Russian President Vladimir Putin will make a separate statement about when he is going to be vaccinated against COVID-19, Kremlin's official spokesman Dmitry Peskov told reporters Friday, March 12.
"I can not answer this question. The president promised to announce himself when he is going to be vaccinated," Peskov said.
In February, Peskov declined to talk about the vaccination schedule that the head of state intended to follow, noting that Putin was in "excellent health."
Prior to that, Putin himself did not rule out that he would be vaccinated against the coronavirus infection in late summer or early autumn.
Germany believes that Sputnik V may be more effective than the AstraZeneca, The Times reports.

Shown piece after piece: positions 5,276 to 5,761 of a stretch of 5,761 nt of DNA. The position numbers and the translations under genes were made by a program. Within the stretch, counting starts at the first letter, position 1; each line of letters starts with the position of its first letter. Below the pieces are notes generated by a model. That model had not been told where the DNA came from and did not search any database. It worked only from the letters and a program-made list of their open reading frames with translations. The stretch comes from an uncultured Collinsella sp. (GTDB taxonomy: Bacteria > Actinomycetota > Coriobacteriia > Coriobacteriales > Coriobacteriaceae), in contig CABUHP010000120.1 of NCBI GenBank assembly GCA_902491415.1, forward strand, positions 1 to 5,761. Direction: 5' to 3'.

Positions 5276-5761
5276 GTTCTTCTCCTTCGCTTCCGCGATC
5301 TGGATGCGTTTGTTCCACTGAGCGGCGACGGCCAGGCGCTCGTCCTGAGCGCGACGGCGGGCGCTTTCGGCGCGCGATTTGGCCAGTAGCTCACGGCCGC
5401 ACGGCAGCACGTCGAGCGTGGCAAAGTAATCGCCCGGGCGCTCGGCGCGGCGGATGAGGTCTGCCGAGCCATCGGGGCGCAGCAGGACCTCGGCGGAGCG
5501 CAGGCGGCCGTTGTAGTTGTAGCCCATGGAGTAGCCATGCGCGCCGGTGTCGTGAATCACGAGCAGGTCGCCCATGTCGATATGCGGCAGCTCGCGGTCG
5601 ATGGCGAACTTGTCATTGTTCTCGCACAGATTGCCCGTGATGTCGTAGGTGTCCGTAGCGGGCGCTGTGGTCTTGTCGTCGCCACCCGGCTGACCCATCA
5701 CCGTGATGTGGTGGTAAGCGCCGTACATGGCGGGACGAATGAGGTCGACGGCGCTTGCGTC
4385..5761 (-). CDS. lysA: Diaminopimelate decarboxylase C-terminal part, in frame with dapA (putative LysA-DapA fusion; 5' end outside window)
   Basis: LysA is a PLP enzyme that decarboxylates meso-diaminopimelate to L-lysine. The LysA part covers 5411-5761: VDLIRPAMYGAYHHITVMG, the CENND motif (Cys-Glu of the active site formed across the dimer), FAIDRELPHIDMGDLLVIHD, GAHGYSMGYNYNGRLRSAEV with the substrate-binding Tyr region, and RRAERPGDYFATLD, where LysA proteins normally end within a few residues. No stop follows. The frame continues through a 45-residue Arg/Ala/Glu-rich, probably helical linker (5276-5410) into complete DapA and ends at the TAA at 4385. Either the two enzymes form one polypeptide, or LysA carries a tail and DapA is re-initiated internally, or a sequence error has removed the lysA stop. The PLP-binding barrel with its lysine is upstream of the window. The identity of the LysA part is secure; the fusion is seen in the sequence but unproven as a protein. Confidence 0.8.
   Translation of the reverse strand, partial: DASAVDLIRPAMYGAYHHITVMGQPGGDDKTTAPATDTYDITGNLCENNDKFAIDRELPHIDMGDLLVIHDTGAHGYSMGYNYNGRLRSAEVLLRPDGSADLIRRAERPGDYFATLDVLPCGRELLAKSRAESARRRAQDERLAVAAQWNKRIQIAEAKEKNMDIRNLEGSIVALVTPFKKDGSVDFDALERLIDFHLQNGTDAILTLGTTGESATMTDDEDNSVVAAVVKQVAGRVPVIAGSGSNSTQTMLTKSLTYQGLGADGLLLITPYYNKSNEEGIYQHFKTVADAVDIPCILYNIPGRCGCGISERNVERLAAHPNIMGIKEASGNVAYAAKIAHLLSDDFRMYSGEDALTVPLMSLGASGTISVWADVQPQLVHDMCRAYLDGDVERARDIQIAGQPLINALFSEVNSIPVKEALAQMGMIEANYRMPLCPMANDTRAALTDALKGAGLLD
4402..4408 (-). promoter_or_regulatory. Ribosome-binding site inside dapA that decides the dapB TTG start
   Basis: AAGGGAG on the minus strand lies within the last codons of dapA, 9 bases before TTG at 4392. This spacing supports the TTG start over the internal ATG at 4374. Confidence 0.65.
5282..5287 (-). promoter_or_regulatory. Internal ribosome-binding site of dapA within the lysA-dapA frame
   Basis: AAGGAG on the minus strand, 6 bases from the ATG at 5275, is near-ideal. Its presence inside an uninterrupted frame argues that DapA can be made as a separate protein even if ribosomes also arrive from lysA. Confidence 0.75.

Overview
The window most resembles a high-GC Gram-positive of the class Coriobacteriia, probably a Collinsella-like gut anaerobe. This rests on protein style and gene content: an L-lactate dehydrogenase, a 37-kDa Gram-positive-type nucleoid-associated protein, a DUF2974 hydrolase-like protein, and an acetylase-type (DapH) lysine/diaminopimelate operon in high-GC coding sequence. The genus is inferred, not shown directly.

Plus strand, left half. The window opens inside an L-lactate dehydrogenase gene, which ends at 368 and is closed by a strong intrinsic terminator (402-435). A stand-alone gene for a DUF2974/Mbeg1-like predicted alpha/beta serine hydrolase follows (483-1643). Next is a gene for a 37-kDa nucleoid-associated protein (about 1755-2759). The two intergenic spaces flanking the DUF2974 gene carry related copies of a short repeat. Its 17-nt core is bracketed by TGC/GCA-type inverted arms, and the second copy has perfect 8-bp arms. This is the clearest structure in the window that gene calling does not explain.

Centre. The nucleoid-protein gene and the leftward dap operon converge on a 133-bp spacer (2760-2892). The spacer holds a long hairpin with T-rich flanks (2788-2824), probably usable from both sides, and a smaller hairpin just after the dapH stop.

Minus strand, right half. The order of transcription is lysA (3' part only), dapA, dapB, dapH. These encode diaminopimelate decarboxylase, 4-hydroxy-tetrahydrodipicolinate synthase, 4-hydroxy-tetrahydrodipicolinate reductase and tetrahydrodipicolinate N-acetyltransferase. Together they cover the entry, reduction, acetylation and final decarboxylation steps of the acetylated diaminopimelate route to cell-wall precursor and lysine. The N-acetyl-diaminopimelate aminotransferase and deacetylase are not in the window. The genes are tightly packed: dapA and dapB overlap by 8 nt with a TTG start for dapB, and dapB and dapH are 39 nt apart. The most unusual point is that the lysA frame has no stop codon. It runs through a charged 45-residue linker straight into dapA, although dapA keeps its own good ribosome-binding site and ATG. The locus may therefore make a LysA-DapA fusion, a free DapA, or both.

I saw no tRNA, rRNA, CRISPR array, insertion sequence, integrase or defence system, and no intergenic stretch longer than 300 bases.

Thomas Mertens, the head of Germany's Standing Committee on Vaccination, noted that the Russian vaccine was also created on the basis of adenovirus.
"Unlike the AstraZeneca vaccine, it uses two different viral vectors for the first and the second doses," he said.
Mertens said that it was a smart solution because it ensured the efficacy of the second injection.
"This is a good vaccine, and I assume that it will be approved for use in the EU," the expert said in an interview with the Rheinische Post publication.
Earlier, several European countries suspended the use of the AstraZeneca drug after it was reported that a number of vaccinated individuals developed blood clots. The use of AstraZeneca vaccine was suspended in Austria, Denmark, Norway and Iceland. In addition, Estonia, Lithuania, Luxembourg, Cyprus and Latvia refused to use the problematic vaccine batch. Another batch was banned by the Italian authorities.
There are currently four vaccines on the European market: Pfizer/BioNTech (up to 600 million doses), Moderna (two contracts for up to 460 million doses), AstraZeneca (up to 400 million doses) and Johnson&Johnson (400 million doses to be purchased with an option to purchase another 200 million).